We reached the top of Jacob Hamblin Arch at around 11 am and started our decent. One website I looked at stated that ropes were not needed to use this section of trail, although ropes may not technically be needed, I suggest you bring a climbing rope! We slid down on our backsides due to the angle of the slope and it cost me the seat of my good hiking pants, so please take a rope if you go in this way.

Jacob Hamblin arch isn't visible until you start your decent.


 Almost there!

Pay dirt, or in this case sand!


Breath taking!

I have many more pictures but these are the ones that called to me as I was sifting through them, we spent around two hours absorbing the sights and sounds that Jacob Hamblin arch offered. It was a struggle to leave the arch but more of the Gulch beckoned. Each bend in the canyon had more surprises and everyone just walked in stunned silence. How can something so beautiful be in such a desolate place? 

As long of a hike it was going to be none of us complained about the dampness of our feet or the weight of our gear. We were experiencing the absolute awe of our surroundings and what we were going to see around the next bend. At this point I was several hundred pictures in and eager to take more! We ran into a group from Washington state and their description of Coyote natural bridge reignited our smoldering desire to see more! Coyote Natural bridge was smaller than Jacob Hamblin, however Coyote has its own beauty. The wind was so intense as we waded under the bridge I skipped the pictures knowing that we needed to make camp in order to explore more of the canyon. The group from Washington encouraged us to press on farther into the Gulch in search of water falls and another arch. We made camp about a mile past Coyote and enjoyed a well deserved lunch amid the flour fine sand laden wind blasting away layers of our skin!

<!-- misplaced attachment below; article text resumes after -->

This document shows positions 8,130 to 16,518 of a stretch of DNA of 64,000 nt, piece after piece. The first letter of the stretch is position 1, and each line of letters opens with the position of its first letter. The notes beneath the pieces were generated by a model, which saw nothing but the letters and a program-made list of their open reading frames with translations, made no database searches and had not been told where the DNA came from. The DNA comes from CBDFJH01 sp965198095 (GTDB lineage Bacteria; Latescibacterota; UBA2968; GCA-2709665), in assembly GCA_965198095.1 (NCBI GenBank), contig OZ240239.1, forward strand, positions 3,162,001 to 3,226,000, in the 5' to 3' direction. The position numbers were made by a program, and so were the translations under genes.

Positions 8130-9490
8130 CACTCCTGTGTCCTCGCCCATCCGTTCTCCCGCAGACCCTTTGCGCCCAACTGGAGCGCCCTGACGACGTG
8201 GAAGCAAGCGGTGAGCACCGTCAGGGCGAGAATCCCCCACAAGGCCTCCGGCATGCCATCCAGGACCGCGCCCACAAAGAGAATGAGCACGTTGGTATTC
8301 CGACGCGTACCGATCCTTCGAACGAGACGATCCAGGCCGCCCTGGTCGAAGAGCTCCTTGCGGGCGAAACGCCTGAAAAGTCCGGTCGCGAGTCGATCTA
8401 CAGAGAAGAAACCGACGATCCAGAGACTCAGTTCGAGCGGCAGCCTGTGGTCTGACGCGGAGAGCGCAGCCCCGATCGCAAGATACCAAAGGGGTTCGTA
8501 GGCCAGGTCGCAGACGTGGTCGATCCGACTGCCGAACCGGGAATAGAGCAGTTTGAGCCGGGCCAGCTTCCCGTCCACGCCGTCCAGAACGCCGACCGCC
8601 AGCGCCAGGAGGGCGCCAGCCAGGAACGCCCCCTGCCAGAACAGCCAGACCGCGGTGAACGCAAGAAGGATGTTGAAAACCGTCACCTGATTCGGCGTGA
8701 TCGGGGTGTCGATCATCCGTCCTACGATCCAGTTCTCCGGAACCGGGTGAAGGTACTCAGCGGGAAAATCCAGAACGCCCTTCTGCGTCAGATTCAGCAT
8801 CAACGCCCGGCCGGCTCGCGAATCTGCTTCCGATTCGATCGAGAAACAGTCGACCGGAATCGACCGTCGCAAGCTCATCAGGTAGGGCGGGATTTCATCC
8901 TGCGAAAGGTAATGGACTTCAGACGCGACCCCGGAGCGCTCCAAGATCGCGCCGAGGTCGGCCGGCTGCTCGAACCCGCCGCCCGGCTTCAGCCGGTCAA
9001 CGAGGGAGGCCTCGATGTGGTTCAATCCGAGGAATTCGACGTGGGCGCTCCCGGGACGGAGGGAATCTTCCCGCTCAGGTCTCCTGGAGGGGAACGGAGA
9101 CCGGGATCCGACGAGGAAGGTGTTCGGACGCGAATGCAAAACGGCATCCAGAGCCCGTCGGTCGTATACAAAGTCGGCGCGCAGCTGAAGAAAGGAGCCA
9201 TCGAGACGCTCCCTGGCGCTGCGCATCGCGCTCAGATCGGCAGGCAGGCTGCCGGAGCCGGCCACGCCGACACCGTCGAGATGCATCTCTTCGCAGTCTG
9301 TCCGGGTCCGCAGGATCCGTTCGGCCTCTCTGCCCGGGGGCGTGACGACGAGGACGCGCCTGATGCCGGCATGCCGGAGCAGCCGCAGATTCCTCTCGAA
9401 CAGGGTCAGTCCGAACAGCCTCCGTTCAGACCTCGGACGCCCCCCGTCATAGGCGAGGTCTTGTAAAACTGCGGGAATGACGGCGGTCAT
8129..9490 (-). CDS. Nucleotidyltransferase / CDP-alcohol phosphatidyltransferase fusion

Once lunch was out of the was we pressed on without our packs in search of  Cliff arch and the waterfalls. More pictures were taken along the way.

Cliff Arch!

Some more sights!

We even found some quicksand, this was one of the sallow ones. We did run into one that took us down to our knees. You definitely need to be careful wading through the creek, at first the ground just feels spongy and then the air trapped underneath releases and down you go!

We traversed the creek above the waterfall back towards camp after taking in Cliff arch. The trip back was quite fun but the wind was taking it's toll, and we were all hungry. Once back at camp we made dinner and discussed options for the next day. After studying the map, my son brought up slot canyons and as much as he liked the Gulch he was expecting to see a some slots. I tried explaining to him that the Gulch was just an oversized slot canyon but my argument fell on deaf ears. After weighing our options we decided to visit Peak a boo and spooky slot canyons twenty or so miles north of the gulch. None of us stayed up late and we all hit the bags quite early; excited to see what tomorrow had is store. Stay tuned...